The average person falls asleep in seven minutes.

The average garden variety caterpillar has 248 muscles in its head.

Certain frogs can be frozen solid then thawed, and continue living.

Dartboards are made out of horsehairs.

There are 336 dimples on a regulation golf ball.

Napoleon constructed his battle plans in a sandbox.

Virgina Woolf wrote all her books standing.

To "testify" was based on men in the Roman court swearing to a statement made by swearing on their testicles.

The only planet without a ring is earth.

Wayne's World was filmed in two weeks.

A group of unicorns is called a blessing.
Irish diplomacy is the ability to tell a man to go to hell such that he looks forward to making the trip.

Inspite of inflation, a penny is still a fair price for most peoples thoughts.

Offline iiiisx349

  • Moderate User
  • ***
  • Posts: 84
  • Karma: 5
  • i love fishing
Re: Did you know?
« Reply #27 on: Apr 02, 2011, 12:11 »
where did he find all that?

Offline walstib

  • Moderate User
  • ***
  • Posts: 50
  • Karma: 21
  • Gender: Male
  • I hate Monday's
Re: Did you know?
« Reply #28 on: Apr 02, 2011, 01:30 »
Writer Edgar Allan Poe and LSD advocate Timothy Leary were both kicked out of West Point.

The German Kaiser Wilhelm II had a withered arm and often hid the fact by posing with his hand resting on a sword, or by holding gloves.

James Doohan, who plays Lt. Commander Montgomery Scott on Star Trek, is missing the entire middle finger of his right hand.

Hulk Hogan's real name is Terry Bollea.

Shirley Temple always had 56 curls in her hair.

Paul Revere rode on a borrowed horse that belonged to Deacon Larkin.

Napoleon Bonaparte's mother's name was Laticia.

Pamela Anderson Lee is Canada's Centennial Baby, being the first baby born on the centennial anniversiary of Canada's independence.

Al Capone's famous scar (which earned him the nickname "Scarface") was from an attack. The brother of a girl he had insulted attacked him with a knife, leaving him with the three distinctive scars.

The Red Baron's real name was Manfred Von Richtofen.

A golden razor removed from King Tut's Tomb was still sharp enough to be used. Source: David Katz-Doft

Susan Sarandon's last name is from her first husband, Chris Sarandon, also known as Prince Humperdinck from The Princess Bride.

Dr. Seuss pronounced his name so that it rhymed with "rejoice." Source: Bryan Giese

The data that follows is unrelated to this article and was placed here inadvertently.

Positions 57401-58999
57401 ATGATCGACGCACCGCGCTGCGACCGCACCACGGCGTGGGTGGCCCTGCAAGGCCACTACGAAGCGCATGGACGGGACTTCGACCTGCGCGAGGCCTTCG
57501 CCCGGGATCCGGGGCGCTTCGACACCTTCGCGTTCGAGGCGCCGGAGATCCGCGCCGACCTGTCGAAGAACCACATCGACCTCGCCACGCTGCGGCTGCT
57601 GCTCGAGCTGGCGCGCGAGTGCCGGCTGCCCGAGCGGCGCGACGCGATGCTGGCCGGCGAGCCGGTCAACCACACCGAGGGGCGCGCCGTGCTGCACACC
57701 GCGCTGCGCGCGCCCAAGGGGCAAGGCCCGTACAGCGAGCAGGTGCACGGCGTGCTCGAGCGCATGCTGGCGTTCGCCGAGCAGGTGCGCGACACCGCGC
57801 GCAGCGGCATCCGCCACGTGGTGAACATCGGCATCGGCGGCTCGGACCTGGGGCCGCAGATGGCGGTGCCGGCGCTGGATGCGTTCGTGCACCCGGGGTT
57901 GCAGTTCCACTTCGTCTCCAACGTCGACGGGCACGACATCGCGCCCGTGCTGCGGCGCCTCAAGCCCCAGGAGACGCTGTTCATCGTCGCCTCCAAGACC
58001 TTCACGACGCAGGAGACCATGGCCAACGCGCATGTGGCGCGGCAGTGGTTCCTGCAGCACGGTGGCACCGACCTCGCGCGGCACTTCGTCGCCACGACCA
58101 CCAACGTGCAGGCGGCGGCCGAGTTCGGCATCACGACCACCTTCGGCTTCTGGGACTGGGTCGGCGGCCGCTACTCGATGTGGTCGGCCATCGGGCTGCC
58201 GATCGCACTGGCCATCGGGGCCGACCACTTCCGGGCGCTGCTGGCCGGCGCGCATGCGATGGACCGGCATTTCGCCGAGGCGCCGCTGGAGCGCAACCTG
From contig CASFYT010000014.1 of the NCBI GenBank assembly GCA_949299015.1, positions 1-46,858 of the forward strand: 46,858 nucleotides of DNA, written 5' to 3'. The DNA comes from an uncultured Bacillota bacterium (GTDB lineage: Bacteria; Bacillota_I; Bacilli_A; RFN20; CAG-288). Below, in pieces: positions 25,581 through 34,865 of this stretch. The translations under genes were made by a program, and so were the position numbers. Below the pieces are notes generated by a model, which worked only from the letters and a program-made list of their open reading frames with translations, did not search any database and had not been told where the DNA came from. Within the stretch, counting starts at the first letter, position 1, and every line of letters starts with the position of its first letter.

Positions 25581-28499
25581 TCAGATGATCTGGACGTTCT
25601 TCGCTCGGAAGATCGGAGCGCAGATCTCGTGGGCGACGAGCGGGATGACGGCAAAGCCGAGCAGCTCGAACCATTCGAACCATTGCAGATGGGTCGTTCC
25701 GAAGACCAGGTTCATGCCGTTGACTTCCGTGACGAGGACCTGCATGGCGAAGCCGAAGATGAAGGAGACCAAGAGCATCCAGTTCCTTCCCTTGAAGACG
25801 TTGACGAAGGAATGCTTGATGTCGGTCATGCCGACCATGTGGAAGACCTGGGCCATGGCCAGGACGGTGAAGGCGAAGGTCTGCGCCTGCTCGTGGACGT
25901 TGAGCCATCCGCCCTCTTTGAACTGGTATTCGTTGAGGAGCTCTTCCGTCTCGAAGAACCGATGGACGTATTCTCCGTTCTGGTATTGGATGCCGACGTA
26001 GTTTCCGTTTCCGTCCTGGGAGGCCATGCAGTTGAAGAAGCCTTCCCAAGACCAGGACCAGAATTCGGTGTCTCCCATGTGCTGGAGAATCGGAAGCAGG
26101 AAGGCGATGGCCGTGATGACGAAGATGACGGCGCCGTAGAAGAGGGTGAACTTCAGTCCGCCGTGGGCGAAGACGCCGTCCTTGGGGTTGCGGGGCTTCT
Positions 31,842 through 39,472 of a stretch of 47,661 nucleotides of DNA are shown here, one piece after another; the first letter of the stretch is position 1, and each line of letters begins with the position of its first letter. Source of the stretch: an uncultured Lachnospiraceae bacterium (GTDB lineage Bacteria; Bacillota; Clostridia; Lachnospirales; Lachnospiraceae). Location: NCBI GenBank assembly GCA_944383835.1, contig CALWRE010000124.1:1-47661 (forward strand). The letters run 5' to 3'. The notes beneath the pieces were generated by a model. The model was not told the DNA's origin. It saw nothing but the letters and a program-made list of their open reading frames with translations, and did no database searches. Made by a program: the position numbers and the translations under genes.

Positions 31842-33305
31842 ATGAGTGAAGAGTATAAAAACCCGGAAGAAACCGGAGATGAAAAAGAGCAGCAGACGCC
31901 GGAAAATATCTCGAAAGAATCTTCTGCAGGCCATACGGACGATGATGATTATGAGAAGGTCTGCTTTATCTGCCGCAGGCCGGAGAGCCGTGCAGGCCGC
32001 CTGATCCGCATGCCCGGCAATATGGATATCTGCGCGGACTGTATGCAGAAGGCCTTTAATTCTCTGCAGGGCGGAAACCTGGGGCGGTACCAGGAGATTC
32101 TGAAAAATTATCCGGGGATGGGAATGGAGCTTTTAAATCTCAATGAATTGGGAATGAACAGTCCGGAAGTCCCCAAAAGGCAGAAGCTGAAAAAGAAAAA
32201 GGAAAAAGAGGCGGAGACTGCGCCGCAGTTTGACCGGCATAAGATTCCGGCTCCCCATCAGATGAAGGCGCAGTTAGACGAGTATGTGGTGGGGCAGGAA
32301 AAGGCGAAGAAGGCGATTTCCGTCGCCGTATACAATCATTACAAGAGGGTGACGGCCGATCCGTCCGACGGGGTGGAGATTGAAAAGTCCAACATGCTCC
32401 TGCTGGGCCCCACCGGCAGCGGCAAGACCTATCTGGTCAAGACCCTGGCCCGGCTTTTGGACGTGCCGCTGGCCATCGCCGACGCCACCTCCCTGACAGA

Mata Hari, who was executed by firing squad in France in October, 1917, is probably the most famous spy of all time. Yet in fact she was not Oriental, or even a spy. Mata Hari was the stage name adopted by a plump, middle-aged Dutch divorcee named Margaretha McLeod who had left her alcoholic Scottish husband and opted to become a dancer in Europe.
     The evidence of her alleged espionage on behalf of the German Kaiser is based merely on her being mistaken for a known German agent, Clara Benedix, by the British in November 1916. She was arrested and released by police when they realized the mistake. She was later arrested in France and charged with having been in contact with German intelligence officers in Madrid. At her trial in Paris her lurid lifestyle was used to damning effect. It was only in 1963, when secret files relating to her case were released, that the legend was reassessed. Source: "Reader's Digest Book of Facts"

Samuel Taylor Coleridge wrote his famous poem "Kubla Khan" directly from a dream. He was in the midst of writing down the visions he had seen in his dream when someone knocked on the door and he rose to let him in. On returning to his work, Coleridge found that he could not remember the rest of the dream. That is why "kubla Khan" remains unfinished. Source: "2201 Fascinating Facts"

Karl Marx wrote to Friedrich Engles, "I do not trust any Russian. As soon as a Russian worms his way in, all hell breaks loose." Source: "Isaac Asimov's Book of Facts"

Isaac Asimov is the only author to have a book in every Dewey-decimal category.

People who work at night tend to weigh more than people who don't. Source: "Uncle John's Bathroom Reader"

The "L.L." in L.L. Bean stands for Leon Leonwood.

In 1976 Sarah Caldwell became the first woman to conduct the Metropolitan Opera in New York City.

The Earl of Condom was a knighted personal physician to England's King Charles II in the mid-1600's. The Earl was requested to produce a method to protect the King from syphillis.(Charles the II's pleasure-loving nature was notorious.). The result should be obvious.

The "R" in Dean R. Koontz's name stands for Ray.

Charles Lindbergh took only four sandwiches with him on his famous trans Atlantic flight.

Stalin was only five feet, four inches tall.

Stalin's left foot had webbed toes, and his left arm was noticably shorter than his right.

Betsy Ross's other contribution to the American Revolution, beside sewing the first American flag, was running a munitions factory in her basement.